Format

Send to

Choose Destination
BMC Fam Pract. 2004 Oct 13;5:22.

General practitioners believe that hypnotherapy could be a useful treatment for irritable bowel syndrome in primary care.

Author information

1
Gillets Surgery, Deanland Road, Balcome, West Sussex, RH17 6PH, UK. stephen.cox@gp-h82615.nhs.uk <stephen.cox@gp-h82615.nhs.uk>

Abstract

BACKGROUND:

Irritable bowel syndrome is a common condition in general practice. It occurs in 10 to 20% of the population, but less than half seek medical assistance with the complaint.

METHODS:

A questionnaire was sent to the 406 GPs listed on the West Sussex Health Authority Medical List to investigate their views of this condition and whether they felt hypnotherapy had a place in its management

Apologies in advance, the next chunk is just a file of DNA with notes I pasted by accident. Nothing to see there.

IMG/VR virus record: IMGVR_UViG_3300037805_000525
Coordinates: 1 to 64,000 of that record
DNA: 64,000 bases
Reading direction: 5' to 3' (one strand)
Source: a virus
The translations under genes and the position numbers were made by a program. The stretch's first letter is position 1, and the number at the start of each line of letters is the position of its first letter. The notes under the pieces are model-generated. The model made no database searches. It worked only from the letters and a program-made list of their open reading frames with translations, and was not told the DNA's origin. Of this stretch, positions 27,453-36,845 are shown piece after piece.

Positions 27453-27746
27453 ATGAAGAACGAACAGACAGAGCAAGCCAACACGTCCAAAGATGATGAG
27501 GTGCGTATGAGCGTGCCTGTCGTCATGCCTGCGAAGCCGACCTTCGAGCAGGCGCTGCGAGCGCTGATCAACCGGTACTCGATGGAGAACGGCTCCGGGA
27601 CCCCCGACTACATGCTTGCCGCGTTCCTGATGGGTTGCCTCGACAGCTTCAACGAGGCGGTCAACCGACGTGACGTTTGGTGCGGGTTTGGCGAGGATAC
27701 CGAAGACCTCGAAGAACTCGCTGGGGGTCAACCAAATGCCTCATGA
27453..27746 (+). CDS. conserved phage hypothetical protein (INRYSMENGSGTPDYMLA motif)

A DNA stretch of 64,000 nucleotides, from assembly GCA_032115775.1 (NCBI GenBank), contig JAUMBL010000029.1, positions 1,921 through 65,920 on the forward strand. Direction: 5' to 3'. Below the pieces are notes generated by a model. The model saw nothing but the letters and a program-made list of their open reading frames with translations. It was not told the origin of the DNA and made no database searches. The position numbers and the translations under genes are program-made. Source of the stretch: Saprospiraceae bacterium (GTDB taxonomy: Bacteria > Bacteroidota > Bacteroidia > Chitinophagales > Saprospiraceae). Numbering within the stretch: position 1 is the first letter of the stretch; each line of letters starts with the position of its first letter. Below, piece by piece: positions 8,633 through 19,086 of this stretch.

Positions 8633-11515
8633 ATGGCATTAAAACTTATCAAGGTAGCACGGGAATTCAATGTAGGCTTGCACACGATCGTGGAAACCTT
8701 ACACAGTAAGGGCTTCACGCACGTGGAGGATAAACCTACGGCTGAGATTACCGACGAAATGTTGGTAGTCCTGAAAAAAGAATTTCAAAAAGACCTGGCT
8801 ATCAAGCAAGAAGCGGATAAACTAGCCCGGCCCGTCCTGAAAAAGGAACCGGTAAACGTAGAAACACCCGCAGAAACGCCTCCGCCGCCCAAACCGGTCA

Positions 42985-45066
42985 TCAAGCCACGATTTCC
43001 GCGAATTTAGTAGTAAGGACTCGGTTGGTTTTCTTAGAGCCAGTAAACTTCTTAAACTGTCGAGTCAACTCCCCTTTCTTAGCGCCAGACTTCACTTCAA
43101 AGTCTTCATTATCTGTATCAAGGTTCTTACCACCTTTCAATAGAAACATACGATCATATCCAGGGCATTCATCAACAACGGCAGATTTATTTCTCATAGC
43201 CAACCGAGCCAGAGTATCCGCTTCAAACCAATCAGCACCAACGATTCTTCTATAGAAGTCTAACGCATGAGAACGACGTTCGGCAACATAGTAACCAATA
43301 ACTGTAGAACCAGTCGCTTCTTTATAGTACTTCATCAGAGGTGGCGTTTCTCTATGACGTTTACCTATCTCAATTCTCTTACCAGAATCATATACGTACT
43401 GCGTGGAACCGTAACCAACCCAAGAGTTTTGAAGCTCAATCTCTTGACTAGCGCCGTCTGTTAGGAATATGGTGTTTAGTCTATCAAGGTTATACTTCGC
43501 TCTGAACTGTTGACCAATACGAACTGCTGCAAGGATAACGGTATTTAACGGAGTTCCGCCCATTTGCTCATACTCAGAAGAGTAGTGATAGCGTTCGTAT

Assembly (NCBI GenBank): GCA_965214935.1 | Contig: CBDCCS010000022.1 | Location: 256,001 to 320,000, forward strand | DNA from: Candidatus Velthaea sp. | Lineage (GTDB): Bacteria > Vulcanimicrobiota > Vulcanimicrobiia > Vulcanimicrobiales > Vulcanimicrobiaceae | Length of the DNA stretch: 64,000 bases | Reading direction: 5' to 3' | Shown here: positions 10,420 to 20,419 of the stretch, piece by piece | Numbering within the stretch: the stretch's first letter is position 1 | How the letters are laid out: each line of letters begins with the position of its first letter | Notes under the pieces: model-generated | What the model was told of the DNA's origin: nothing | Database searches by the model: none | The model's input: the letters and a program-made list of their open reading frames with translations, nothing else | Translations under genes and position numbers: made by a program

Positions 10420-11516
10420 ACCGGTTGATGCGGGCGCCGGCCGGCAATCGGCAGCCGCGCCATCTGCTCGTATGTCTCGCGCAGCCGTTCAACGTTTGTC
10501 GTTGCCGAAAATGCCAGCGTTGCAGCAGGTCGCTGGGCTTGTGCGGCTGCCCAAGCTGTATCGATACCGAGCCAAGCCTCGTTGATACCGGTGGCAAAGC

RESULTS:

38% of general practitioners responded. The achieved sample shared the characteristics of target sample. Nearly half thought that irritable bowel syndrome (IBS) was a "nervous complaint" and used a combination of "the placebo effect of personal care," therapeutic, and dietary advice. There is considerable divergence in the perceived effectiveness of current approaches. Over 70% thought that hypnotherapy may have a role in the management of patients with IBS; though the majority (68%) felt that this should not be offered by general practitioners. 84% felt that this should be offered by qualified hypnotherapist, with 40% feeling that this should be offered outside the health service.

CONCLUSIONS:

General practitioners vary in their perceptions of what constitutes effective therapy in IBS. They are willing to consider referral to a qualified hypnotherapist.

PMID:
15482597
PMCID:
PMC526280
DOI:
10.1186/1471-2296-5-22
[Indexed for MEDLINE]
Free PMC Article

Supplemental Content

Full text links

Icon for BioMed Central Icon for PubMed Central
Loading ...
Support Center